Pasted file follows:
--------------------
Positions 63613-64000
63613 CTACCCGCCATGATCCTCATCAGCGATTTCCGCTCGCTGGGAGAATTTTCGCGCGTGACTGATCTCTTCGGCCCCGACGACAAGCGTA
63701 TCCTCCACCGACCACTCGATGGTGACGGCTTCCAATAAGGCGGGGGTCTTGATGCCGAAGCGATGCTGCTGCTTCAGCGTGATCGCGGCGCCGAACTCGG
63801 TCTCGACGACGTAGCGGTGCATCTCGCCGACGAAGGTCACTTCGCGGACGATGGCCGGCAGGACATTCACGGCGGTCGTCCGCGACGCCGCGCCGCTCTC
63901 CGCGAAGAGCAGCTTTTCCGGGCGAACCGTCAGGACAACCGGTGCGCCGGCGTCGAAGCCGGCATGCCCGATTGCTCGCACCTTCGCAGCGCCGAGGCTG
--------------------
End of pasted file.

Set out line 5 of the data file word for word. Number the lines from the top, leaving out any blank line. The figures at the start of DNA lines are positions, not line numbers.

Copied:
63901 CGCGAAGAGCAGCTTTTCCGGGCGAACCGTCAGGACAACCGGTGCGCCGGCGTCGAAGCCGGCATGCCCGATTGCTCGCACCTTCGCAGCGCCGAGGCTG